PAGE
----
Friday, March 16, 2007

#11



And I, to whom a great vision was given in my youth,-you see me now a pitiful old man who has done nothing, for the nation's hoop is broken and scattered. There is no center any longer, and the sacred tree is dead.
Black Elk Speaks made me terribly sad, but it is a beautiful book. Inside are eyewitness accounts of the Battle of Little Bighorn and the massacre at Wounded Knee. Also inside are Black Elk's monumental shamanic experiences. He was vested with great power and nonetheless saw his people fade away, overrun by the greedy and false Wasichu. The descriptions of his visions are quite interesting for anyone interested in symbolique or altered states of consciousness or spirituality, and its value as a historic document of Native American culture and tradition--and the genocidal campaign to wipe these peoples out--is obvious.

4 comments:

Seth Anderson said...

I read this years ago, and it made me cry. I'm adding back to my 'books to buy' list (as finding my original copy is undoubtedly a lost cause).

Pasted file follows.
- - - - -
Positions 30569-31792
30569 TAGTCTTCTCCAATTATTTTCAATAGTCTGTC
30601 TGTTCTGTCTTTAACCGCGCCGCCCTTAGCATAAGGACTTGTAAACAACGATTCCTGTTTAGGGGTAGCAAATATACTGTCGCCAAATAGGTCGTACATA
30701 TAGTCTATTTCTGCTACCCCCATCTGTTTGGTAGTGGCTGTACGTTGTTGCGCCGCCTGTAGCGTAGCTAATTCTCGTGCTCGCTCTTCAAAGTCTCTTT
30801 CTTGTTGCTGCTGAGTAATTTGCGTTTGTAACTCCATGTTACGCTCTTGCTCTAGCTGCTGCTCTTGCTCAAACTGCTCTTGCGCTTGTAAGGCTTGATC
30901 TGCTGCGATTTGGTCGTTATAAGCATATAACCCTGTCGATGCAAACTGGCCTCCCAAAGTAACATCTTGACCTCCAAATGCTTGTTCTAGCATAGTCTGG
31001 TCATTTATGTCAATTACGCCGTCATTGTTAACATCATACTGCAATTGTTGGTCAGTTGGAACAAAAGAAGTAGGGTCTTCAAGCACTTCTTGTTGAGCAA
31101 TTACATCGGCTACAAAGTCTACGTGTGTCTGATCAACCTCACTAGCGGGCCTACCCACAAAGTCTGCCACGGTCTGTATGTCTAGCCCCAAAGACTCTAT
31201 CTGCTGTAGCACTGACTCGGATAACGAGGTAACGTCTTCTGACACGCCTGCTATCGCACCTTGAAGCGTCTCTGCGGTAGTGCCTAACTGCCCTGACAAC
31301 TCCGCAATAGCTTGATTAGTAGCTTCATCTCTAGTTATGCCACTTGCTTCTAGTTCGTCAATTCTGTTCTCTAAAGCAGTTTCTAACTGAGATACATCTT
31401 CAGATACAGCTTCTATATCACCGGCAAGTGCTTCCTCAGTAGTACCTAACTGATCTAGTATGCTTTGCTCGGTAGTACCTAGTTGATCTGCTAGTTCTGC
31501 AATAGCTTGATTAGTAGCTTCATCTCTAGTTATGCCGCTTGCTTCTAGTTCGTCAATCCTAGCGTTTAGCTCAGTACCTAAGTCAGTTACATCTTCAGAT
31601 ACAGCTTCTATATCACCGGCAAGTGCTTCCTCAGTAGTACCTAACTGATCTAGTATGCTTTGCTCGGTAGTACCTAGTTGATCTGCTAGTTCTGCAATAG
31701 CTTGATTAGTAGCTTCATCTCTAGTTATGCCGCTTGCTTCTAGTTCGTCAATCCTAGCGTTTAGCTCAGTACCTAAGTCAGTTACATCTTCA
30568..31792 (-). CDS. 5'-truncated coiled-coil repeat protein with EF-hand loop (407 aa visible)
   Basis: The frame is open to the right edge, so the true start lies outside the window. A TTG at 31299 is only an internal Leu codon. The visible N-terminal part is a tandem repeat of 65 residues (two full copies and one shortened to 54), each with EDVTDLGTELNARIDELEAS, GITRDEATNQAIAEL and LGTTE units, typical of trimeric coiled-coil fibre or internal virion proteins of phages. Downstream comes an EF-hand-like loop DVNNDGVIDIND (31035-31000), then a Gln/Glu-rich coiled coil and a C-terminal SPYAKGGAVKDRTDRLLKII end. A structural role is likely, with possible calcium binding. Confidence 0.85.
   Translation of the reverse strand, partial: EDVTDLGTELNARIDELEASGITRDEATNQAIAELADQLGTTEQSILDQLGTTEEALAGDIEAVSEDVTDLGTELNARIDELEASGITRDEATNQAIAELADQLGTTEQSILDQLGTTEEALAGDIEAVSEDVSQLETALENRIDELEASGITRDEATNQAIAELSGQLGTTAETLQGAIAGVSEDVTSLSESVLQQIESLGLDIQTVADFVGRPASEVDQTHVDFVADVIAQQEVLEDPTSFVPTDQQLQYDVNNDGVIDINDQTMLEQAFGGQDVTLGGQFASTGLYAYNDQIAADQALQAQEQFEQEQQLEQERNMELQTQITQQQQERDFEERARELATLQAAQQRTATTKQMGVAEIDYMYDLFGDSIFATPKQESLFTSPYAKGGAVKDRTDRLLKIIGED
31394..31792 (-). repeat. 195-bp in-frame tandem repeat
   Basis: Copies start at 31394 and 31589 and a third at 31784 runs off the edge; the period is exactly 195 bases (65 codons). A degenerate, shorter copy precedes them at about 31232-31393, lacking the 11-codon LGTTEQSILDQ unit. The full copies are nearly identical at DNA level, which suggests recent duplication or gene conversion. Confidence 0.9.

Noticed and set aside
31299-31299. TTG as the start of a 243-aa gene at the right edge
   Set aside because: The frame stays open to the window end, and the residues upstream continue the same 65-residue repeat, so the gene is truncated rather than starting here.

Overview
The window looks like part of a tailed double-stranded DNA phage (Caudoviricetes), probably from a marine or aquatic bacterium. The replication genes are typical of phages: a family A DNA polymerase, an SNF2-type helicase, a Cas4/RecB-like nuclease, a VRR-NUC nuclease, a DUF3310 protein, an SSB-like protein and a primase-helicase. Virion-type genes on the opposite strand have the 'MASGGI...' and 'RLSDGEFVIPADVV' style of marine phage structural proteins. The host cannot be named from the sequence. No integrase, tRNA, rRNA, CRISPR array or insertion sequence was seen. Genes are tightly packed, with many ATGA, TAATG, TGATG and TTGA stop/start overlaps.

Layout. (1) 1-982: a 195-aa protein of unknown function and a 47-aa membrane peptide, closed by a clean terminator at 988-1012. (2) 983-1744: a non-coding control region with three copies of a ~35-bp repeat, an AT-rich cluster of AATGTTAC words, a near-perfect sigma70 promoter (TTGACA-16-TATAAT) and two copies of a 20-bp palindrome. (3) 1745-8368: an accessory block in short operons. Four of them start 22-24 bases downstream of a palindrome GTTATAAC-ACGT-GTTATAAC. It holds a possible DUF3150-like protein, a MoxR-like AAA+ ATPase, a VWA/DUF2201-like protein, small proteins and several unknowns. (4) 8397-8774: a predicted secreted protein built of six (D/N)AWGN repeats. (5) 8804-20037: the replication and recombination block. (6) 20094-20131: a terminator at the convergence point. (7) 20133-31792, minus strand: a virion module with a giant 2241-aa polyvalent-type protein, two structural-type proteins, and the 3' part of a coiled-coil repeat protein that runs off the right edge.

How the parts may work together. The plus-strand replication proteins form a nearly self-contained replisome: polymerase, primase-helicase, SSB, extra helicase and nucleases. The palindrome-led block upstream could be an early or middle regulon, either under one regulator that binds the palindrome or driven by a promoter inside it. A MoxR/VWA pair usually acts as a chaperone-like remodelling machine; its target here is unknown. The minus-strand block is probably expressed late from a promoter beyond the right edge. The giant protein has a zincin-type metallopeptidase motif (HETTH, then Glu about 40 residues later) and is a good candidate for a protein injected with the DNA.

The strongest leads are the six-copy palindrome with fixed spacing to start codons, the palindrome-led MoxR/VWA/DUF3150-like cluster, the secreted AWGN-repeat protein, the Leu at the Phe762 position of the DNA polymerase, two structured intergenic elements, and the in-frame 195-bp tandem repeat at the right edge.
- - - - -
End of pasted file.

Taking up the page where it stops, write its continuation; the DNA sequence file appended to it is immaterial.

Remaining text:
geoff said...

A good book to have around the house, indeed. Powerful tear-jerking medicine, but there are some funny stories too. I think it was Standing Bear who tells one about courting a woman and trying to kidnap her from her parents' teepee.

Nick said...

Tien has this but I've yet to read it. Did you see that thing about the glass floor horseshoe Buzz Aldrin Hualapai skywalk over the Grand Camyon? Actually it sounds very cool.

geoff said...

My mom was fired up about the Indians "ruining" the Grand Canyon with their walkway. I suppose she'd prefer a Motel 6, a Taco Bell, and a Jiffy Lube there on the canyon's lip. White people never ruin a landscape, after all.